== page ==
AMERICAN HEALTH CARE ACT OF 2017
(Senate - July 27, 2017)

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[Congressional Record Volume 163, Number 127 (Thursday, July 27, 2017)]
[Pages S4349-S4361]
From the Congressional Record Online through the Government Publishing Office [www.gpo.gov]




                    AMERICAN HEALTH CARE ACT OF 2017

  The PRESIDING OFFICER. Under the previous order, the Senate will 
resume consideration of H.R. 1628, which the clerk will report.
  The senior assistant legislative clerk read as follows:


[[Page S4350]]


  

       A bill (H.R. 1628) to provide for reconciliation pursuant 
     to title II of the concurrent resolution on the budget for 
     fiscal year 2017.

  Pending:

       McConnell amendment No. 267, of a perfecting nature.
       McConnell (for Daines) modified amendment No. 340 (to 
     amendment No. 267), to provide for comprehensive health 
     insurance coverage for all United States residents, improved 
     healthcare delivery.

  The PRESIDING OFFICER. Under the previous order, the time until 2:15 
p.m. will be equally divided between the leaders or their designee.
  If no one yields time, time will be charged equally to both sides.
  The Senator from Delaware.
  Mr. CARPER. Mr. President, I spent many years of my life in Navy 
airplanes. I am a retired Navy captain. Senator Alexander said 
something the other day about the fact that a pilot doesn't start up 
and take off in an airplane unless he or she knows what the destination 
is. I thought that was pretty interesting. It is true.
  With respect to healthcare in this country, we have actually known 
for a long time what the destination is, and the destination is a 
combination of three things: better healthcare coverage for less 
money--and cover everyone. That is really our destination. It is not 
just the destination this year in this Congress; it has been our 
destination really since Harry Truman was President.
  For some years, we have argued and disagreed about how to get to the 
destination. I don't think anyone would argue about the need to get to 
that destination, but the question is how.
  In 1993--I mentioned yesterday in my remarks on the floor--Hillary 
Clinton was a brandnew First Lady and worked on something called 
HillaryCare. In response, Republicans came up with something that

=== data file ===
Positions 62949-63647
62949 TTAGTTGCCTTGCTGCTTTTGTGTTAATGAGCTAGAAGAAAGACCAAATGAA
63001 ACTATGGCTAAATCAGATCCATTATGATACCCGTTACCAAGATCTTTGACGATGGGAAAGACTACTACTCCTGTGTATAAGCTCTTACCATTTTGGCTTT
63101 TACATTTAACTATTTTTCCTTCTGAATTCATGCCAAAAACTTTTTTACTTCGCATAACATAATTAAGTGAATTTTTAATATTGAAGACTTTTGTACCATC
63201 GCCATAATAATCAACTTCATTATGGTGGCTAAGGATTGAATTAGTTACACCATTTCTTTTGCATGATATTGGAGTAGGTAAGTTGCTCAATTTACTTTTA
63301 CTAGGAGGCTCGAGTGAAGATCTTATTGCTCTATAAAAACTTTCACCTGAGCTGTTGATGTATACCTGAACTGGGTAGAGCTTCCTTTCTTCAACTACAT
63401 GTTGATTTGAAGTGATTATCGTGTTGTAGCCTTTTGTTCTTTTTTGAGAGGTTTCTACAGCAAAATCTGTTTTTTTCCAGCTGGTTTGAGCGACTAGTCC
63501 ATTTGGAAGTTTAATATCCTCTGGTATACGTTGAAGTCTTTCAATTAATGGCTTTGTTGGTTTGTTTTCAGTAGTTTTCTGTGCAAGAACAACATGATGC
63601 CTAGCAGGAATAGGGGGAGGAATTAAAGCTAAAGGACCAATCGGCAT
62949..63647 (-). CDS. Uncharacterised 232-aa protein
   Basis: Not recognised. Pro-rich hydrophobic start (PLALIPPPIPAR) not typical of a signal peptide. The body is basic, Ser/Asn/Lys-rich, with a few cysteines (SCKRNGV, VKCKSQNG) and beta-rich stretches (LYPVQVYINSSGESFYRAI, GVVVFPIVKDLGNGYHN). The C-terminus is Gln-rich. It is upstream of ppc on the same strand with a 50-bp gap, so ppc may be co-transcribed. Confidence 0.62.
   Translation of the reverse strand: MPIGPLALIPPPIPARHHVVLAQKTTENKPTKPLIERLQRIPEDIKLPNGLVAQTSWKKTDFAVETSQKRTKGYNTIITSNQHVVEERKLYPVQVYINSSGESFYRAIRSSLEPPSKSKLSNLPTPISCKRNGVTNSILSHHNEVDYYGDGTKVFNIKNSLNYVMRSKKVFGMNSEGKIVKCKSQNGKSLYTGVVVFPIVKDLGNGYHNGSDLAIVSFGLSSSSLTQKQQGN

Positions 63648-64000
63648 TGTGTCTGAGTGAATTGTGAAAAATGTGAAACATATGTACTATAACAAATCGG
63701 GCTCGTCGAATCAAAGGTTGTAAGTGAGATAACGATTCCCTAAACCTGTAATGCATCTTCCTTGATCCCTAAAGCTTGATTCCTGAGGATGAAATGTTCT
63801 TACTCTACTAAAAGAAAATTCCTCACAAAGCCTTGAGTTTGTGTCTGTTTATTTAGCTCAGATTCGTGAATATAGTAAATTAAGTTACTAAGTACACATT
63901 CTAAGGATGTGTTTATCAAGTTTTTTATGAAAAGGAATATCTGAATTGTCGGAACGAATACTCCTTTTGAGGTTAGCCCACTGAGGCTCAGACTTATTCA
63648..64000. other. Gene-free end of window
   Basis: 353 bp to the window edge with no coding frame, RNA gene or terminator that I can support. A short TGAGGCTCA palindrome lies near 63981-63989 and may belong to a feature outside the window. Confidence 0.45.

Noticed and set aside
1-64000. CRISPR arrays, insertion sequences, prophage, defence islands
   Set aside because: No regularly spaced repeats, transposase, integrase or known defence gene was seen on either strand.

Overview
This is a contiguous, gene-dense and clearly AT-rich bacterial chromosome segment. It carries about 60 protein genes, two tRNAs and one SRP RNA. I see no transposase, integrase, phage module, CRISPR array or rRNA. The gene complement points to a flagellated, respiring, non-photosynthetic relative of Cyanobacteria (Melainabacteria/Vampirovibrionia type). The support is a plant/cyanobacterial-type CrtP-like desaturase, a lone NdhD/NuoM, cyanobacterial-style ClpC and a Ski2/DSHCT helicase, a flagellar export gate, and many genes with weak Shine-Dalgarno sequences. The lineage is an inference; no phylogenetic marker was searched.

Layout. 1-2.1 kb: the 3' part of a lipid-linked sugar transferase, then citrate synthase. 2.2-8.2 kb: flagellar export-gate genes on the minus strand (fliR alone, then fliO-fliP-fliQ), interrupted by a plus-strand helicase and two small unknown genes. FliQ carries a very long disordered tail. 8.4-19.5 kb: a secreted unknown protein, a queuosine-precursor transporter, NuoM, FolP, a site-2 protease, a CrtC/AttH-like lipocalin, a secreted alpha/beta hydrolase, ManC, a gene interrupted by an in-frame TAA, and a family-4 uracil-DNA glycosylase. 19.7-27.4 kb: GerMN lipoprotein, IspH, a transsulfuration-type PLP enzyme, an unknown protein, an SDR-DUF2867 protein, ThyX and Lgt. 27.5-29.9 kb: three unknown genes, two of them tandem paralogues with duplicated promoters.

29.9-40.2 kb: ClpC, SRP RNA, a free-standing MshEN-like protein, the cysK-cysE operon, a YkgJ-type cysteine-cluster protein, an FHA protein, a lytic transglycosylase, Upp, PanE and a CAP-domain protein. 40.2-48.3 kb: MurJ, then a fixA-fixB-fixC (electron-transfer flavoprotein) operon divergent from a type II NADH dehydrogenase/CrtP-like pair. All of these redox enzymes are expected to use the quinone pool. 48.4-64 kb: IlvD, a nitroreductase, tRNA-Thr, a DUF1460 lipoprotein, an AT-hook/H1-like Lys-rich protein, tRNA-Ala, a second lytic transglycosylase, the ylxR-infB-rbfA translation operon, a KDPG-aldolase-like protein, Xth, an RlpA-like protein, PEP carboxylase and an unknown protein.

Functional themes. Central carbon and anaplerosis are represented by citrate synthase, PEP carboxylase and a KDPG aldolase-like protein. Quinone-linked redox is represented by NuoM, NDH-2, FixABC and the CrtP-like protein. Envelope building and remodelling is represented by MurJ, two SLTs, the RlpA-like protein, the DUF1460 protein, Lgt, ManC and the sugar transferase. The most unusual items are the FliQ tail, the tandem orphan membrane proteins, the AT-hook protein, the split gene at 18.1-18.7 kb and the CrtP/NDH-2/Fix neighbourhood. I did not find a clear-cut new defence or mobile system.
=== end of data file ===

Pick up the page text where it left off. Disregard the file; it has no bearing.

really has its roots and origin from the Heritage Foundation. They had 
more of a market-based approach, which called for every State having 
their own exchange, where people without coverage could get healthcare 
coverage. There would be a sliding scale tax credit that would help buy 
down the cost of premiums for folks who got the coverage in their 
State's exchange. Low-income people got a bigger tax credit. Higher 
income people had a smaller tax credit that would eventually fade away.
  The third piece of the Republican alternative to HillaryCare was the 
idea of an individual mandate, which basically said that everybody has 
to get coverage. If you don't, we can't make you, but you have to pay a 
fine. Over time the fine would go up.
  The fourth piece of the Republican proposal in 1993 was that 
employers of a certain size with a certain number of employees would 
have to make sure they provided coverage for their employees. I don't 
remember a lot of specificity of what that coverage would include, but 
if they had quite a few employees, they would have to provide coverage 
for them, make it available.
  The last piece was the idea that health insurance companies would say 
at that time: If you have a preexisting condition, sorry, we are just 
not going to cover you. The Republican proposal said: That is verboten. 
You can't do that, insurance companies.
  So that was their idea that was introduced here. There were, I think, 
about 23 cosponsors, led by John Chafee, who was a former marine, 
former Governor of Rhode Island, U.S. Senator, and highly regarded. The 
legislation he introduced in 1993 had 20, 22 cosponsors, I think, 
including some people who are still here--Senator Hatch, Senator 
Grassley, and a number of others. That idea became RomneyCare.
  In 2006, Governor Romney sought to cover everybody in the State of 
Massachusetts before running for President. It was a pretty good idea. 
It was such a good idea that when we worked on the Affordable Care Act, 
that idea was one of the major principles, one of the major pillars of 
the Affordable Care Act.
  Now--I said this yesterday--Barack Obama gets credit for coming up 
with that approach to provide healthcare. He is a smart guy, but that 
wasn't his deal. He didn't come up with that. I didn't come up with 
that. Governor Romney didn't come up with that. I don't think Senator 
John Chafee, beloved Senator from Rhode Island--neither he nor Senator 
Hatch nor Senator Grassley came up with that. I think it was an idea 
from the Heritage Foundation. It is probably heresy, as a Democrat, to 
say this, but it was a good idea. It was a good idea in 1993. It was a